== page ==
Some of the game on the drive to Hamiltons

High tea was served at 15h00 with fruits, biscuits, nuts and muffins on offer. There were 4 other guests from Israel, who had just checked into the lodge and with me included, we will make up the full guest list staying at the lodge. At 15h30, we left for our first game drive which was a sunset of the afternoon game drive. There was nothing much to see except for the plains game and some funny baboons. The highlight of this drive was when we came across a large elephant bull in musth. He refused to give way for us and had a very up close encounter with him. We continued searching for the 'big cats' but to no luck. We headed for a high vantage point where we set up for our sundowner drinks. There was biltong, nuts, local beers and spirits on offer. We watched the sun going down and our guide Nicholas told us very interesting stories about the Kruger National park and local villages.

Close encounters with an elephant bull!

At dusk we drove back to the lodge and we now used a spot light to see the animals from the reflections of their eyes. We were hoping to see a leopard or lion but we were fruitless. Upon arrival at the lodge, I was met by one of the lodge co-owners Cindy, with whom I sat down with for a while to discuss the industry trends pro-covid. She also arranged for me to do a site inspection of the sister lodges the next morning before I checked out.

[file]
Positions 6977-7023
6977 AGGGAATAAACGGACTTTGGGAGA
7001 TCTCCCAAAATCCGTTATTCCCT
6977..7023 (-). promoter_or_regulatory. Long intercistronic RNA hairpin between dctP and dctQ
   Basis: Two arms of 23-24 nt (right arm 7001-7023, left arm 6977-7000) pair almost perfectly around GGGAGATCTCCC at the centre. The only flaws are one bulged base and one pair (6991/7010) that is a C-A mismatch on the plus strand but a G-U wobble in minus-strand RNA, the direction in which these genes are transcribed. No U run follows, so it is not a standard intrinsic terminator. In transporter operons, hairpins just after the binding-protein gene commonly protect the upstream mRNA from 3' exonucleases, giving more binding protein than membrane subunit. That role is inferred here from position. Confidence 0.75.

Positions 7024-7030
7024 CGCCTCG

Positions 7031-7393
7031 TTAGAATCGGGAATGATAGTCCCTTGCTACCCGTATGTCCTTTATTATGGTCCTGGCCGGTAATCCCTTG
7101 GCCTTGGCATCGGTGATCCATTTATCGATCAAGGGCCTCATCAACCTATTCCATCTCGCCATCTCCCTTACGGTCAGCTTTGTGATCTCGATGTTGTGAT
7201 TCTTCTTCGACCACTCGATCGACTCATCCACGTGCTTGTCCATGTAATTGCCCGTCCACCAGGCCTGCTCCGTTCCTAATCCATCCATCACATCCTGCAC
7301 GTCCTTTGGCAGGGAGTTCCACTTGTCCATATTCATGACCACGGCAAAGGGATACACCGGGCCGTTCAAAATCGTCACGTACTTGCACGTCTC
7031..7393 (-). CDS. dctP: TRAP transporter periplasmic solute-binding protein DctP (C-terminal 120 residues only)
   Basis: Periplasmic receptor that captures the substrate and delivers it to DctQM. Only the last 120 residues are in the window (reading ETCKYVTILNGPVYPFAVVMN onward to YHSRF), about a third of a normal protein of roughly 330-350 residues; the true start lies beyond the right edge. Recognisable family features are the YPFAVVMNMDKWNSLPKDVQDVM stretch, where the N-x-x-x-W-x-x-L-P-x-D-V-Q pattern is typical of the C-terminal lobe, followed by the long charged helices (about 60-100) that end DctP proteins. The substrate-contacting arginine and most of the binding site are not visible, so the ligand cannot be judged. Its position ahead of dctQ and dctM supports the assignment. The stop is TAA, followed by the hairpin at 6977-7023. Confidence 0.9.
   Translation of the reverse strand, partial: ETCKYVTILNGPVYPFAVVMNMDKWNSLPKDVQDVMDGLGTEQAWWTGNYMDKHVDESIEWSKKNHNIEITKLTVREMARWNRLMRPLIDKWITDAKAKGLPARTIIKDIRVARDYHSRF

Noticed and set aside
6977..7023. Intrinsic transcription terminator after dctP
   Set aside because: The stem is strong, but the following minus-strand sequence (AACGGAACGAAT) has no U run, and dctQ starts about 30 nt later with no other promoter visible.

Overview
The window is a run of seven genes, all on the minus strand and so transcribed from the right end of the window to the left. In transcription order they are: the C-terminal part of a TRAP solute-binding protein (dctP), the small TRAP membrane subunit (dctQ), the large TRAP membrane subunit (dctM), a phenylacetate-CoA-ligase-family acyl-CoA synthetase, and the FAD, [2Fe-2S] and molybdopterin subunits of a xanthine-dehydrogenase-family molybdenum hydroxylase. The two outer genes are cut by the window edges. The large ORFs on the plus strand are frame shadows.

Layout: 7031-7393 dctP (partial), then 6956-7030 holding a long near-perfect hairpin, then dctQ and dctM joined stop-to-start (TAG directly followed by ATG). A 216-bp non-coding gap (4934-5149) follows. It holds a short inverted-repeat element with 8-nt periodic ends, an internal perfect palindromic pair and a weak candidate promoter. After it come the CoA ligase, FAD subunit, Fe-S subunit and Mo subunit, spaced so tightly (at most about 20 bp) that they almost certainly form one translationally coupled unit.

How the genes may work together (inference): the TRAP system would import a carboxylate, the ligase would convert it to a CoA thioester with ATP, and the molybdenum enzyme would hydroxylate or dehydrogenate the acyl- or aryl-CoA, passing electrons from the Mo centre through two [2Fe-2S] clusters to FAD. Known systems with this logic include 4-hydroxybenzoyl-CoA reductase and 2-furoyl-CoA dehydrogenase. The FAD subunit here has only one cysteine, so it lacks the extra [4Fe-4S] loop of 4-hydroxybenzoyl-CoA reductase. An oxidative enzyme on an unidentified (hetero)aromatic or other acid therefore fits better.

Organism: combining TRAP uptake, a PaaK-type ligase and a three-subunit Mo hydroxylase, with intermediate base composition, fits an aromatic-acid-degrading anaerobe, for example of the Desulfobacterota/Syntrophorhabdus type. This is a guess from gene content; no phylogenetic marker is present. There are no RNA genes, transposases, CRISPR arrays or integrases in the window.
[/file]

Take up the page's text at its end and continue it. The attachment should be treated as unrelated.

We sat down for a three course dinner. The food was excellent and it lived up to its five star expectations. Drinks were offered and after an hour or so, I was ready to retire to my room. To get to my room, we went through an elevated wooden catwalk. I was escorted by a guard because dangerous animals like hyenas, leopards and lions were sometimes visiting the lodge at night. I retired for the night and the next morning woke up to the sounds of nature. It was raining heavily outside, and our morning game drive was cancelled as a result. They gave a driver who took me to Imbali and Hoyo Hoyo (pictures still in my camera). Imbali is more like the headquarters of these three lodges and with it also being the only one with cellphone reception. The network is terribly poor in Kruger park although the lodge has Wi-Fi. Only Hoyo Hoyo has no Wi-Fi.

I came back for breakfast at Hamiltons and it was still raining heavily. The local rivers were starting to fill up and the lodge management were now worried that I might not access the bridges for my Skukuza transfer. I had to be rushed to Skukuza via a different route due to the flooding rivers.

The driver dropped me off at Skukuza around 1pm and I was fetched by a Mala Mala guide who was ready to take me to their reserve.

Continue reading part 2 of Pascal's adventures in the Kruger!